Quantifying auditory-vocal affect in human social communication

It is often said that humans are visual animals, but there is little doubt that our exceptional capacity for social communication is auditory-vocal in nature. Critically, this capacity is not limited to speech, but also includes more abstract aspects of vocal communication (e.g., proselytizing, poetry, and music). A core feature of this “speech-music continuum” is conveyance of affect through sound, made possible by an auditory-vocal functionality that reflexively attributes affect to voice-like stimuli. This functionality is critical to human social behavior, and its impairment features prominently in multiple psychiatric disorders, including most significantly, autism. Progress in understanding auditory-vocal affect has been limited by lack of experimental innovation and integration between psychiatry, cognitive science, neuroscience, and the emerging discipline of auditory-vocal affect as realized in speech and music. This proposal brings together faculty with this diverse expertise to develop the first gold standard test of auditory-vocal affect. Once developed, validated, and normed, we will deploy this test in the clinical context of autism to quantify impairments and direct neurobiological investigation. Findings from this research will advance auditory-vocal communication as a critical dimension of clinical research, and change the way we think about social function and dysfunction in autism and beyond.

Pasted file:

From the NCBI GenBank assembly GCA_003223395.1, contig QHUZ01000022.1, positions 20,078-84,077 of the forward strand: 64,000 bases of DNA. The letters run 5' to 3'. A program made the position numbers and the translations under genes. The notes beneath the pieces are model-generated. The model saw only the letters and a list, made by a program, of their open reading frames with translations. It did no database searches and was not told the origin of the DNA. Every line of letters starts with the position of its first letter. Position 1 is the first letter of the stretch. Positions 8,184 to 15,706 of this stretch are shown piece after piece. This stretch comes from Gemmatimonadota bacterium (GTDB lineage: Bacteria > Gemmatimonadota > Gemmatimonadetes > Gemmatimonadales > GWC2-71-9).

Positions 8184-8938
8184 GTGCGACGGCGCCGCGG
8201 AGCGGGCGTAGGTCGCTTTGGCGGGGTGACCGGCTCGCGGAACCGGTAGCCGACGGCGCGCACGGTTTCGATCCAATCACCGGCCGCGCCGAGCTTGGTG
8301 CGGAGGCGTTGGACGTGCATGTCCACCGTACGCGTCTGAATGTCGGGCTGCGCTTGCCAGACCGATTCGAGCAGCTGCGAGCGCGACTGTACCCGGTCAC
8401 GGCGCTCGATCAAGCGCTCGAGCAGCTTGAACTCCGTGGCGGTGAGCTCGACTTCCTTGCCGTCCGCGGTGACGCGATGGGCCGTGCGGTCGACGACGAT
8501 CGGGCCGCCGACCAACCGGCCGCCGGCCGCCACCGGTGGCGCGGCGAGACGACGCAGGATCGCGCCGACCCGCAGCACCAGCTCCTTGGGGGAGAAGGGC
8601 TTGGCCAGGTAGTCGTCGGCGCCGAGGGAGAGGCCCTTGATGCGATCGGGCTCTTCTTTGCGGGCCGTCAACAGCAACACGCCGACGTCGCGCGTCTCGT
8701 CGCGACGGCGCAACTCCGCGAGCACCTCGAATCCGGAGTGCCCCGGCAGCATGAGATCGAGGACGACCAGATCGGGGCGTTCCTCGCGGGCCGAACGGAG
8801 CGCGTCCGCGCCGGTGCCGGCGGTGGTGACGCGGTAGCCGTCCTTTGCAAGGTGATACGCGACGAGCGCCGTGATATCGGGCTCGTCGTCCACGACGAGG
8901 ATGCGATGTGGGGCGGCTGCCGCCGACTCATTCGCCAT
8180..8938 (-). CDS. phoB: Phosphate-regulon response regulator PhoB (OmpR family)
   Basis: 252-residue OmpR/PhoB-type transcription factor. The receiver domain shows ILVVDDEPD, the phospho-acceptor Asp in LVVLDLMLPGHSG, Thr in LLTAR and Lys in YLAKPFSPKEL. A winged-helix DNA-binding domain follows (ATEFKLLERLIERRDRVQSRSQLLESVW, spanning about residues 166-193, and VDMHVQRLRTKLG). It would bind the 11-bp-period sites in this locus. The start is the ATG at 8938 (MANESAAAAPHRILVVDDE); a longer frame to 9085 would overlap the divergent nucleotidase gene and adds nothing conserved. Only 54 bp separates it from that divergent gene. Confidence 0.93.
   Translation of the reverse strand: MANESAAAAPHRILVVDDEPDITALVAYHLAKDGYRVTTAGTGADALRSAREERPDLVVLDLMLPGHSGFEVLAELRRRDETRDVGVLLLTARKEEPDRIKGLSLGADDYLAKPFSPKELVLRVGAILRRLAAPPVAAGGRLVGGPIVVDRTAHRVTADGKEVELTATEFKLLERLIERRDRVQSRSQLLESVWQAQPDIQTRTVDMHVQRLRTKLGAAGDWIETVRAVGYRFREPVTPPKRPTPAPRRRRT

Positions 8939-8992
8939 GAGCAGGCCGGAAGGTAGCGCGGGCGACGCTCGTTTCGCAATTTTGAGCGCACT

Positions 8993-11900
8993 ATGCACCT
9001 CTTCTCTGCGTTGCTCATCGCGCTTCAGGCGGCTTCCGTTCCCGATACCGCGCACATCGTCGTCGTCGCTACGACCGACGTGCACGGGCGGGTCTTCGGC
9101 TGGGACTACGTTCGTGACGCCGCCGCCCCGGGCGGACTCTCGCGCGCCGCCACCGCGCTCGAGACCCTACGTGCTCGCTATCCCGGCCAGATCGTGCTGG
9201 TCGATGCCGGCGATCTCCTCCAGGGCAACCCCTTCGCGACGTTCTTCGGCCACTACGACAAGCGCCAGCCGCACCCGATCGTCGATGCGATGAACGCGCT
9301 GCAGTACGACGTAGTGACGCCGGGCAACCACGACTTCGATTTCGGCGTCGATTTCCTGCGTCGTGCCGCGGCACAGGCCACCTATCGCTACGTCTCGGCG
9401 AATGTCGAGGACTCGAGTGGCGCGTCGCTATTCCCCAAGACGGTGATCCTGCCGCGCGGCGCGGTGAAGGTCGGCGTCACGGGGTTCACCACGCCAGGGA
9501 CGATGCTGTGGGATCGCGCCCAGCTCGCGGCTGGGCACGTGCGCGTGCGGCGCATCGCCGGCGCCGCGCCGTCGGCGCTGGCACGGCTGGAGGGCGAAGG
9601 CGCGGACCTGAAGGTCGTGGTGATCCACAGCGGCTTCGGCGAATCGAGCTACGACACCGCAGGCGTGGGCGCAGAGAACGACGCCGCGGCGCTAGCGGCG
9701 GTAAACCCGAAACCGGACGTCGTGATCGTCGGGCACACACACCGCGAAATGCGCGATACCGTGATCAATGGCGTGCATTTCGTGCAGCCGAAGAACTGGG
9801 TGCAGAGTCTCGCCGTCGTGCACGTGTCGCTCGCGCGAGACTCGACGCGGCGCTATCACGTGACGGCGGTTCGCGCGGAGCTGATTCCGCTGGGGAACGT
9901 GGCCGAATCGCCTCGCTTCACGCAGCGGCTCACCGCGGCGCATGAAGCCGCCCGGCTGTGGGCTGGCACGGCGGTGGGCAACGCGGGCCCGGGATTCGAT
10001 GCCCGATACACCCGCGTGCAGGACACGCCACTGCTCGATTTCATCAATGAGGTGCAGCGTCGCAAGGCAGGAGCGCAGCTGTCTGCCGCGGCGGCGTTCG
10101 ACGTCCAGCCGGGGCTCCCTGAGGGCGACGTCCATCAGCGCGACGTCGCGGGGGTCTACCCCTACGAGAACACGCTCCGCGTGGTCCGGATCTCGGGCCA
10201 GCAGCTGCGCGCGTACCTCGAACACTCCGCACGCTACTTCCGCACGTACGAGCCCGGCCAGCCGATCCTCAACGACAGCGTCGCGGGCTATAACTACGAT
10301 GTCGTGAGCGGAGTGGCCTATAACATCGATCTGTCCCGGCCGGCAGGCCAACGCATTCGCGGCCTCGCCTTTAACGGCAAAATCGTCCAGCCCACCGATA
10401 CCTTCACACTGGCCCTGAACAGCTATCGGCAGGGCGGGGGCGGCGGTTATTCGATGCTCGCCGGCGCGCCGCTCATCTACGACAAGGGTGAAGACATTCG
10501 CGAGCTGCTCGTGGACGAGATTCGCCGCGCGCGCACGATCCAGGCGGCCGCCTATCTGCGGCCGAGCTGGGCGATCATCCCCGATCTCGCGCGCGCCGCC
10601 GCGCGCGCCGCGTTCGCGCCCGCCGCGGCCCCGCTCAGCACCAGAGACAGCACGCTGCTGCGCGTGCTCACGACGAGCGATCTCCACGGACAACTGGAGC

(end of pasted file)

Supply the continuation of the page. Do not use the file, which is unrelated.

Project Details

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Seed Grant

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